Study objectives: Narcolepsy is a neurological disorder whose clinical features include excessive daytime sleepiness, hypnagogic hallucinations, cataplexy, sleep paralysis, and disrupted nocturnal sleep. It has been shown that there may be quite a long interval between the onset of symptoms, and the correct diagnosis. We tested the hypothesis that given their severe symptomatology, these patients would have been diagnosed more often with a variety of psychiatric and neurologic conditions than controls in the year prior to confirmation of their narcolepsy diagnosis.
Design: Using the Province of Manitoba Health database, we compared the diagnoses made in the year prior to initial sleep disorder center evaluation of 77 patients with narcolepsy (33 males, 44 females) and 1,155 matched control subjects from the general population.
Setting: Sleep disorders center in University-based teaching hospital
Measurements and results: Patients were much more likely than controls to be diagnosed with mental disorders (Odds ratio (OR) = 4.0645; 95% confidence limit (CL) = 2.4671-6.6962; p<0.0001) and nervous system disorders (OR= 5.0495; CL = 3.0606 -8.3309; p<0.0001) and there was a trend towards more injuries in these patients (OR =1.6316; CL = 0.9857-2.7007; p=0.0514). We found that cases were statistically much more likely than controls to have received a diagnosis for neurotic disorders (17% of cases), depression (16%), personality disorders (3%) and adjustment reaction (4%). Although the cases had twice as many doctor visits as the controls (9.3 +/- 0.97 (sem) vs. 4.8 +/- 0.17 p<0.0001), only 38% of them had received a diagnosis of narcolepsy in the year prior to sleep specialist evaluation. Neurologists had the highest "success rate" for correct diagnosis: neurologists diagnosed narcolepsy in 55% of the cases they had seen. The other medical practitioners diagnosed narcolepsy in a much smaller percentage of the cases they had seen: 23.5% for internists (excluding neurologists), 21.9% for general practitioners, 11.1% for psychiatrists, and 0% for pediatricians.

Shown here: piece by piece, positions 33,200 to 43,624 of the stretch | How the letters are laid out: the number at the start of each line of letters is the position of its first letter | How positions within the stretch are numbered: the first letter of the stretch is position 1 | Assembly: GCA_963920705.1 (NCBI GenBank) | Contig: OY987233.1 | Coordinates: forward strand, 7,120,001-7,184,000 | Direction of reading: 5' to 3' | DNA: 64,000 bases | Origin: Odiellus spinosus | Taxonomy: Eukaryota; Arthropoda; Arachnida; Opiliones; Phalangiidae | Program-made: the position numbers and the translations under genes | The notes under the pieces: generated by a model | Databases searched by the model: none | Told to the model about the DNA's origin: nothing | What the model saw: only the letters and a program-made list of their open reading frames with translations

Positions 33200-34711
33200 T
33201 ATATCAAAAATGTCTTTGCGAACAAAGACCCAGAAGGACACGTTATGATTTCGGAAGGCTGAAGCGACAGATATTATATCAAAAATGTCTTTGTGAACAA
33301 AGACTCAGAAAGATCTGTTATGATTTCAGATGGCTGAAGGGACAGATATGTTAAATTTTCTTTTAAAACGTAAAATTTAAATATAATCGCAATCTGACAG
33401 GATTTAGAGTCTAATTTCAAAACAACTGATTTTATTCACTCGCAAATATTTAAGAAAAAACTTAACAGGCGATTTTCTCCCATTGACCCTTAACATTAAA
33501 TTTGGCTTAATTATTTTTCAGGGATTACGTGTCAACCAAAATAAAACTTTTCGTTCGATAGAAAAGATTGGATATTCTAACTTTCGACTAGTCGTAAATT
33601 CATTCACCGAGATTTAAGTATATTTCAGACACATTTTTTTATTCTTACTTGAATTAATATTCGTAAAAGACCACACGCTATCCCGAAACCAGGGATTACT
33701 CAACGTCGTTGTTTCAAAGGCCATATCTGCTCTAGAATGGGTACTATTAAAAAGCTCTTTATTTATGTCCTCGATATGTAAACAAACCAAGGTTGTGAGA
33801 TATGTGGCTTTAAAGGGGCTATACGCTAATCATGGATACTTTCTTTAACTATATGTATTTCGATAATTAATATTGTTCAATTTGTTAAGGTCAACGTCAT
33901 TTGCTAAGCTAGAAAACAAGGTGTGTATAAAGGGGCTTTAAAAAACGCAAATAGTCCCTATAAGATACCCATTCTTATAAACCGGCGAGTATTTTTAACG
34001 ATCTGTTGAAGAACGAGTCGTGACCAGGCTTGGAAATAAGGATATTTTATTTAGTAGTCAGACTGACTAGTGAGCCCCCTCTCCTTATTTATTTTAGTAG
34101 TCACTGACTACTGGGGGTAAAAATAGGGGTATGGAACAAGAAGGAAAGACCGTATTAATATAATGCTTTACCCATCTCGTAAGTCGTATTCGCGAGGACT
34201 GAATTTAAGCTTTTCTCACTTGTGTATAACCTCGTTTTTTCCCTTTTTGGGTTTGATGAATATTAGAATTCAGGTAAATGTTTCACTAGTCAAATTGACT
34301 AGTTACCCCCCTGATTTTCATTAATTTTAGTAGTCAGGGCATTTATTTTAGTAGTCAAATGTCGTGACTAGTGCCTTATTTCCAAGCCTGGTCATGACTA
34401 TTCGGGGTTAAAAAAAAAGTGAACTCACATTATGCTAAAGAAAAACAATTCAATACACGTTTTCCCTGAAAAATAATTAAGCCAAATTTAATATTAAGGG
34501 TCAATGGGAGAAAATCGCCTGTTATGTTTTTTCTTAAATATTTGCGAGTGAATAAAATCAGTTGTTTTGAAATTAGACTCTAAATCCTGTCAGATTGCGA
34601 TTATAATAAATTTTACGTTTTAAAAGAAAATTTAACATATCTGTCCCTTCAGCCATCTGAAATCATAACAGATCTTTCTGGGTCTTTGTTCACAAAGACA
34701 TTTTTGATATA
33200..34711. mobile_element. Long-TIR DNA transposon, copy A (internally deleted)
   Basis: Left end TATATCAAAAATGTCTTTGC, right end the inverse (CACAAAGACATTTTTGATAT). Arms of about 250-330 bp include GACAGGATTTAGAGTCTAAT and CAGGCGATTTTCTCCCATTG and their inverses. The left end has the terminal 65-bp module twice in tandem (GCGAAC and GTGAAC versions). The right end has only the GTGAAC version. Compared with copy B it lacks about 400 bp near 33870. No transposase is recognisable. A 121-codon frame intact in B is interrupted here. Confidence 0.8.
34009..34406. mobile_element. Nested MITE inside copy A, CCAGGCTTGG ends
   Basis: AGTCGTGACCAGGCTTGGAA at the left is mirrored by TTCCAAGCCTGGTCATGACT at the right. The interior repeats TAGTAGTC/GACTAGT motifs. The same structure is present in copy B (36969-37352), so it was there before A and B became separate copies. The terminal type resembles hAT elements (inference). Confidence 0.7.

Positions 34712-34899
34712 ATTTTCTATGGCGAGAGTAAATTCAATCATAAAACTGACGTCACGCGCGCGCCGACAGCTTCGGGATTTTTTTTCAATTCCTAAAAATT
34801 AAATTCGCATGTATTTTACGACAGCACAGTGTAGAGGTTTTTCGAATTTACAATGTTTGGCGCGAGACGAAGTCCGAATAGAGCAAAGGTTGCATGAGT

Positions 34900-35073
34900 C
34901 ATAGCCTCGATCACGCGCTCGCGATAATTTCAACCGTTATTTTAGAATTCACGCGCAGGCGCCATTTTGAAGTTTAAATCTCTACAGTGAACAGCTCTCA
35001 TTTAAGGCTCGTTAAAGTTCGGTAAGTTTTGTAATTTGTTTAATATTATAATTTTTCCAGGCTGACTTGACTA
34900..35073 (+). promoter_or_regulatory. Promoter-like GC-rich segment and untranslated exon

Conclusions: In the year prior to documentation of narcolepsy in a sleep disorders center, patients with narcolepsy were diagnosed with a wide variety of mental and neurologic disorders. Our findings are supportive of either the coexistence of these disorders in narcolepsy patients or a high frequency of missed diagnosis by their clinicians. The latter may help explain the very long interval between onset of symptoms and correct diagnosis.